Triple Negative Breast Cancer: What treatments are you having?
I have just been diagnosed with Triple Negative Breast Cancer after having Estrogen Positive Breast Cancer for 21 years. Is anyone familiar with this diagnosis and treatment that you are having for it?
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Great information. Thanks!!
I had chemo first (4 Adriamycin-“red devil”), 12 Taxol, then lumpectomy, then 30 radiation. I didn’t have lymph node involvement from the beginning. TNBC is tricky because we don’t get follow up treatment like our estrogen positive sisters unless oncologist recommends. Mine did not because these drugs also, of course, come with side effects.
I also saw an integrative medicine doctor during my treatment and I feel he was a big help with regard to diet, exercise, supplements (he did not try to sell me anything) even acupuncture, meditation and therapeutic massage. I did not avail myself of the last three but may in the future.
Hope this helps. 💌
Curious as to your treatment plan with such good results.
I am sorry to hear this. I am four years out from diagnosis of TNBC. 2019 was my (almost) year of treatment, with good results. I only get mammograms yearly based on my oncologist’s recommendation and must say I do worry quite a bit about recurrence. I try to take one day at a time and live in the present, but it’s difficult when I feel changes or discomfort in my affected breast. My oncologist did not prescribe any follow up drugs because I had a complete pathological response.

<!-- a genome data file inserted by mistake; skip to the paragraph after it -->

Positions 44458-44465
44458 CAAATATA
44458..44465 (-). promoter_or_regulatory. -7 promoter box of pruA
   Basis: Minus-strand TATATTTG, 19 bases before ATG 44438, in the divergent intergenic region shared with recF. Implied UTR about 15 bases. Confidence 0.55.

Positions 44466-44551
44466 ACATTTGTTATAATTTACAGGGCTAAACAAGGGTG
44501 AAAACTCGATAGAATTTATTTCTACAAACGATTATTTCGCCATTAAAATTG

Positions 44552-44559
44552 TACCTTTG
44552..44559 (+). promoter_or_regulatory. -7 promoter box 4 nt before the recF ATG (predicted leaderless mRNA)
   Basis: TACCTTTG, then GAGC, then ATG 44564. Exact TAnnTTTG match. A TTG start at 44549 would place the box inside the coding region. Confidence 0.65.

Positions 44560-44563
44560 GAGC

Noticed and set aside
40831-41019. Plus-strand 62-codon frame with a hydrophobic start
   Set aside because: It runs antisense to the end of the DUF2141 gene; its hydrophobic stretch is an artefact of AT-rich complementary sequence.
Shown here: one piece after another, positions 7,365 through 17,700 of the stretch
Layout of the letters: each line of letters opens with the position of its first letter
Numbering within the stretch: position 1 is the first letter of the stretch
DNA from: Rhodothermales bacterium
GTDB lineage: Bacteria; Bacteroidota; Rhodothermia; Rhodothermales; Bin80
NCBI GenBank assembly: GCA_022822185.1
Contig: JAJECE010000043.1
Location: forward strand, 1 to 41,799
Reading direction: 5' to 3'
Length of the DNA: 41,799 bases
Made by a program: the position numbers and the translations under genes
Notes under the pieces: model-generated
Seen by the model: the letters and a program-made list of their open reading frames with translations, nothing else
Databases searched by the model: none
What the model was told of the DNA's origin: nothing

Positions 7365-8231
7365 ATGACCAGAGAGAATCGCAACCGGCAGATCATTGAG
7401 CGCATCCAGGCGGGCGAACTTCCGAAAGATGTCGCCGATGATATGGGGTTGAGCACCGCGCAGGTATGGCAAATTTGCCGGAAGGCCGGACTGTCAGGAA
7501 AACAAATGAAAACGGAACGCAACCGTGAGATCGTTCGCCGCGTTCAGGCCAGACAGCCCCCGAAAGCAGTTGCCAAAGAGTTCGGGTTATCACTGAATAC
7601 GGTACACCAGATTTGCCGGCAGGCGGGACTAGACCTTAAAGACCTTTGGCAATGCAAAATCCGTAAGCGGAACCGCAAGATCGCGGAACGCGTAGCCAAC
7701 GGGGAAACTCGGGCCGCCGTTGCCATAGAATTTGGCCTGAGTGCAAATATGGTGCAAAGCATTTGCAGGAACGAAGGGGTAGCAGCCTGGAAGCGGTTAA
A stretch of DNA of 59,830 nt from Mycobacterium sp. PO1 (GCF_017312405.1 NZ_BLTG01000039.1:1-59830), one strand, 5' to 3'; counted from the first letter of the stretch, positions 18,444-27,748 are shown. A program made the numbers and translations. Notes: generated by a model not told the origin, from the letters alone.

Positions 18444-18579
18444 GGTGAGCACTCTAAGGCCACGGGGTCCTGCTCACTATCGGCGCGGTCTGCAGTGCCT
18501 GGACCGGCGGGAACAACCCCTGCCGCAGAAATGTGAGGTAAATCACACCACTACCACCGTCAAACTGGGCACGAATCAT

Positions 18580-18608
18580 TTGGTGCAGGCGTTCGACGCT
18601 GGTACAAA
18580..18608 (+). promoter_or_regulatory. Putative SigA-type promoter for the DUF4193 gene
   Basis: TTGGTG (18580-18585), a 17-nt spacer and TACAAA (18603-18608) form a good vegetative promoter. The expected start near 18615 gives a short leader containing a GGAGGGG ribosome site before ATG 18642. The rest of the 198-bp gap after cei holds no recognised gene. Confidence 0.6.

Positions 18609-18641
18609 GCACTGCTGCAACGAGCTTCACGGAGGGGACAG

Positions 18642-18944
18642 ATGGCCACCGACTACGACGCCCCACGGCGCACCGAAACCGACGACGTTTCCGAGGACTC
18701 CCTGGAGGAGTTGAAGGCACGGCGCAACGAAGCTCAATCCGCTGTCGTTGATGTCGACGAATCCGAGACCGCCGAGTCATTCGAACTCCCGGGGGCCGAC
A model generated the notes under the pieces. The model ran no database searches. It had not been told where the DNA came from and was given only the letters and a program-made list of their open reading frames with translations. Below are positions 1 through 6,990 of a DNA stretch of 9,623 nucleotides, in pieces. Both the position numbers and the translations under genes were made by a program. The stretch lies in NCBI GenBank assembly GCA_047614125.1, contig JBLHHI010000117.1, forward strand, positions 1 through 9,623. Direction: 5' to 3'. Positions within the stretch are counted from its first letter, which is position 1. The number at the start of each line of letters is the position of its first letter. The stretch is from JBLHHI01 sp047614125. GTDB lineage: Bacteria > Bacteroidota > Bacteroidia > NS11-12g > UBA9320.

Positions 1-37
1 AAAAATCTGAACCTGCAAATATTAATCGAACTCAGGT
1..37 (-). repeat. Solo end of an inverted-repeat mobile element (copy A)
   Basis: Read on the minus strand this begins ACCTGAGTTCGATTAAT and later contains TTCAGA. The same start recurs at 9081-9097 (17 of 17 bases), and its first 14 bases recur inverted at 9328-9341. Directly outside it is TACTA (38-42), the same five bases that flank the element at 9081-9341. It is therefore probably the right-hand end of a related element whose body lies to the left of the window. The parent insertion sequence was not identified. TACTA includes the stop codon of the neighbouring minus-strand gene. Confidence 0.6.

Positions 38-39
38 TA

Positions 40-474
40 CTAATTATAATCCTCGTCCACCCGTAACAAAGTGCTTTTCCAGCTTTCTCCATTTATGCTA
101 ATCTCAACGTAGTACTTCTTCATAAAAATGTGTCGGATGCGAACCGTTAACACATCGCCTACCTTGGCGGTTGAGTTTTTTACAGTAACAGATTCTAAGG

Best wishes to you, Cindy
My reoccurrence Tnbc was found when I, had my 6month mammogram. At first they said it was nothing and 6months later it turned out to be stage 1 Tnbc.
I agree about the zomeda. I have been on it every 6 months for almost 2 years, my oncologist said we may continue to 3 years or stop at 2. I had left side masectomy no reconstruction. No lymph nodes involved. 3 weeks of radiation and xeloda for 9 months, I had to stop twice and restart lowering dosage. Had peeling feet and bad diarrhea.
I alternate between the surgeon and oncologist every 6 month. Diagnostic mammo every other year, MRI the other years.
Best wishes to all of you on this journey.
TNBC in spring of 21. 2 cm no lymph nodes. Chemo, then double mastectomy (chosen due to ATM gene and my perceived better peace of mind). I had another round of taxol/carboplatin because I was given an initial chemo that was incompatible with Zeloda (the usual after surgery drug. They now test all TNBC for genes. I have no family history, so I was not initially tested. Knowing this informed my second chemo combination. Don’t hesitate to get second opinion. It is not disloyal and you may learn something useful. I now get a scan every 6 months.
I was very relentless when it came to my mammogram appointments. I called them before they called me. In August 2022 they saw a little speck, they called me back in for a second exam. The radiologist said it was gone. Six months later it turn into a 1,7 tumor. I should have insisted in August but I was so relieved that it was nothing. I will never make that mistake again. Always stay vigilant regarding your health. I know it’s scary but early detection is the best you can do for yourself.